What’s the difference between sports climbing and rock climbing? Sports climbing takes place at facilities like artificial climbing walls, while rock climbing is normally done on steep slopes or cliff faces.
Sports climbing athletes usually practise on outdoor climbing walls at LCSD sports centres or indoor walls run by private companies. But CCC Tam Lee Lai Fun Memorial Secondary School has a unique set-up on campus. The Tuen Mun school has three climbing walls: one indoors and two outdoors.
The school’s facilities have helped nurture many excellent climbers. Former Asian champion and two-time Asian junior champion Lai Chi-wai is a graduate. Young Post spoke to two top athletes from the school, Nikolai Ng Tak-kin and Au Chi-fung.
Nikolai graduated from the school two years ago. He has four years of experience in the sport and has represented Hong Kong numerous times, winning medals in major competitions like the National Championships for junior rock climbers held on the mainland.
“Other than competition, I like to explore the world and go to different countries to do climbing,” says Nikolai. “I think rock climbing is just like life. There is no fixed route for climbers to reach the top, and everybody has a different way to achieve his goal. There are also difficult points in the route that we need to face, equivalent to the challenges we have in daily life.”
Nikolai has worked many part-time jobs to pay for trips to countries including France and Thailand. He was working for an indoor climbing club in Hong Kong and just quit to make a trip to Yangshuo in Guilin, Guangxi province, next month.
“Yangshuo has many mountains and is easily accessible. I only need to take a 10-hour bus trip from Shenzhen,” he says.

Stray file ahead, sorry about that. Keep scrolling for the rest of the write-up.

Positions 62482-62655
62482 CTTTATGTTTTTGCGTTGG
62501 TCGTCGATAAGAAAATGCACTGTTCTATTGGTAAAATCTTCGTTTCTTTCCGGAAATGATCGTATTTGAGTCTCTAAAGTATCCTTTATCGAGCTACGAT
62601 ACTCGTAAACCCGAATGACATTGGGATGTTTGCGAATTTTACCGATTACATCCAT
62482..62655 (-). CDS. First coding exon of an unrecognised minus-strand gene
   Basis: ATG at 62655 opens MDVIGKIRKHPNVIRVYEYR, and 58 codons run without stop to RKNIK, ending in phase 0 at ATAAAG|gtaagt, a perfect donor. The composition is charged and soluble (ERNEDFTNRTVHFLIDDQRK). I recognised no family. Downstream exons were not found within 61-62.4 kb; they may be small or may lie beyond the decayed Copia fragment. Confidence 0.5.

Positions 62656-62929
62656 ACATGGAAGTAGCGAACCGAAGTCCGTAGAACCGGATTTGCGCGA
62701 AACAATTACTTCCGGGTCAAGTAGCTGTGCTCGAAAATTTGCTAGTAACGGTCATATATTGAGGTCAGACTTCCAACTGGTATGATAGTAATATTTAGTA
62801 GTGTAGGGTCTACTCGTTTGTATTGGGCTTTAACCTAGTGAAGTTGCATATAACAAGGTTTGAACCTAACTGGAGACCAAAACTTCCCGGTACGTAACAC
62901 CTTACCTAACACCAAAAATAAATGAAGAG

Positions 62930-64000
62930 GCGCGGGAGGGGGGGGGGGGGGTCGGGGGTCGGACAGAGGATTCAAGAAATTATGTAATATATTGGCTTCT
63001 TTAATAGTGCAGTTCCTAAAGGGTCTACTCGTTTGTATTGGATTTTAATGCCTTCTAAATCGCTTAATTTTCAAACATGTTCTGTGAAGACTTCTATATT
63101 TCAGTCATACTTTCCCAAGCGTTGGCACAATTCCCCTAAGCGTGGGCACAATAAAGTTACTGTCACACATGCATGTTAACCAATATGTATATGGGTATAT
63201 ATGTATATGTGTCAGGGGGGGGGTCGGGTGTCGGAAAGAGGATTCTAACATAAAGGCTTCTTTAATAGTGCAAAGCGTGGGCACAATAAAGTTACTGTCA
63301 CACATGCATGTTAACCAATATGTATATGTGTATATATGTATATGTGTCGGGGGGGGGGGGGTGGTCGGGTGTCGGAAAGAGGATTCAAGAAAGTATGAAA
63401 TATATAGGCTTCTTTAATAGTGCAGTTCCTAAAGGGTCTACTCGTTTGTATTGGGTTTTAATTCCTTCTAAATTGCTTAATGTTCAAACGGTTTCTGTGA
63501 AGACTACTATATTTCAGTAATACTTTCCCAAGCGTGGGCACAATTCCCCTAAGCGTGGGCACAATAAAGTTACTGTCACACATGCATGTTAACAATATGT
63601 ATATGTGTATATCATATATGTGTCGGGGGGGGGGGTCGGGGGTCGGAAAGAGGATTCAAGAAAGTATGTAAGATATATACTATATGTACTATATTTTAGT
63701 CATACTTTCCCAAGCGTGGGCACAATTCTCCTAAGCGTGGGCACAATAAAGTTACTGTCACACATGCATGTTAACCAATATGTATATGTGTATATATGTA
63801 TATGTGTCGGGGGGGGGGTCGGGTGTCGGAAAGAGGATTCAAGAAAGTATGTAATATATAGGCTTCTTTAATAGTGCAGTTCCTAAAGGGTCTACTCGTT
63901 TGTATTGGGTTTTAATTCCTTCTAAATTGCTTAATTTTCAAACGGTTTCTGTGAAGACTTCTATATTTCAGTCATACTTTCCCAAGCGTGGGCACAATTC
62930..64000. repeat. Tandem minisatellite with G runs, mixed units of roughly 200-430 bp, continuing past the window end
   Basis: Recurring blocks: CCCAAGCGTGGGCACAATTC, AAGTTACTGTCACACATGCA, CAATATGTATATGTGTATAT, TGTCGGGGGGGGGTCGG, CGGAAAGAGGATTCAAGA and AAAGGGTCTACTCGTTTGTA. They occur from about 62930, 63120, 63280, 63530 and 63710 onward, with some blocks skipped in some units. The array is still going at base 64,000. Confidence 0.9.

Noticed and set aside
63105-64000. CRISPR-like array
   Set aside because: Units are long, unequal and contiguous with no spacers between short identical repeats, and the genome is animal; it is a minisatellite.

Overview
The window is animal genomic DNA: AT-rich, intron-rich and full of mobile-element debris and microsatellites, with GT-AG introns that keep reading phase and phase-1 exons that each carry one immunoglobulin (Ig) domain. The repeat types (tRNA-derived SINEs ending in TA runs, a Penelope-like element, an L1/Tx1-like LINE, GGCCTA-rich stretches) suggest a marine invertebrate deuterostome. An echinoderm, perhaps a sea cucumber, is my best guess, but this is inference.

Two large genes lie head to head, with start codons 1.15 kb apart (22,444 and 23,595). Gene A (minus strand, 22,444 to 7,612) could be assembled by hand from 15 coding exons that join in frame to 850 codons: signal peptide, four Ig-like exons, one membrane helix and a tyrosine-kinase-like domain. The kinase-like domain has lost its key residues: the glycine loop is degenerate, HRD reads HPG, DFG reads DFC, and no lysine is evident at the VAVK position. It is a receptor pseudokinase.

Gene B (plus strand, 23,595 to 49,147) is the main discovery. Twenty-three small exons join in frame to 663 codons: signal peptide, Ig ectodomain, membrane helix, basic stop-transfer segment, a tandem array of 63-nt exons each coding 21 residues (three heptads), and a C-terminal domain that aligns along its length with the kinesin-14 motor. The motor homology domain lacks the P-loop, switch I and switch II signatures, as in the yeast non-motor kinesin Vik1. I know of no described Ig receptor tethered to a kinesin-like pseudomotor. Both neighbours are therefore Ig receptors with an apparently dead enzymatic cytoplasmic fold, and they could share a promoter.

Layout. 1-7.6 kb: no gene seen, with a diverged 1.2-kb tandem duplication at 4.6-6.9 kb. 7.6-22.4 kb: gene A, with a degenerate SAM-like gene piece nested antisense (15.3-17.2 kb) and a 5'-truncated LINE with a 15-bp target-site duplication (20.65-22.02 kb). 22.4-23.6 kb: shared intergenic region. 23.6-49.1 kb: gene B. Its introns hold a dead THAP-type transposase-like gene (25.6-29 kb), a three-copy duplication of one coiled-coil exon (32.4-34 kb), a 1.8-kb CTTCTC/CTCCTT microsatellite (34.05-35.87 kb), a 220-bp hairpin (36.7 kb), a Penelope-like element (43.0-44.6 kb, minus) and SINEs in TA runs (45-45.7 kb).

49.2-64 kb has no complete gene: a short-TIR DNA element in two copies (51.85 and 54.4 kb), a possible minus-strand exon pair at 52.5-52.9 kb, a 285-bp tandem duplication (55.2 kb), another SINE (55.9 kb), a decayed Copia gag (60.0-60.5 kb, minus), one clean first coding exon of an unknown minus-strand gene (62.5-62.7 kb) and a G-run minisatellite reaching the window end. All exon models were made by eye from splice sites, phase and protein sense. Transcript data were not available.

He loves travel very much. Although he couldn’t speak English before, he is now fluent.
“I could hardly say ‘What is your name?’ when I was younger. But after travelling to different places, I can chat freely with foreigners.”
The 18-year-old rock climbing ace wants to make more trips in the future – “Rock climbing is not only a sport, but also a lifestyle for me. I enjoy working hard and saving money for climbing trips,” he says – and has signed up for a new job in Macau using his skills: cleaning and fixing things at great heights.
During Nikolai’s secondary studies, he inspired Chi-fung to join the sport. Chi-fung has taken leadership of the team since Nikolai’s graduation. The Form Five student has also won medals in local and national competitions and aims to promote the sport at school.
“We have just recruited some Form One students, and we have a girl on our team now,” says the 16-year-old.
One thing Chi-fung learned from his hobby: he’s not afraid of heights.
“I love to reach the top of the climbing wall to see the view from there. I like staying there and viewing the neighbourhood from a different angle,” he says. But unlike Nikolai, Chi-fung is not so fond of outdoor rock climbing.
At the end of our interview, Nikolai adds that rock climbing is actually not as dangerous as many people might think.
“With enough safety precautions, the chance of injuries or fatalities is very low.” he says. “It is safer than many contact sports.”
Checking the weather before climbing is important, as rain may make the rocks slippery.
“My friends and I may choose to climb on rainy days, but I only do that at places I am familiar with, like Lion Rock, and not in other countries,” Nikolai says.
If you don’t have a climbing wall at your school but you are interested in joining the sport, you can apply for the sports and rock climbing courses given by the Hong Kong Mountaineering Union. The sport’s local governing body conducts rock climbing courses, sponsored by the LCSD, for the public every quarter.
Applications for courses next quarter (January to March 2012) have already started. Visit www.hkmu.org.hk for more details.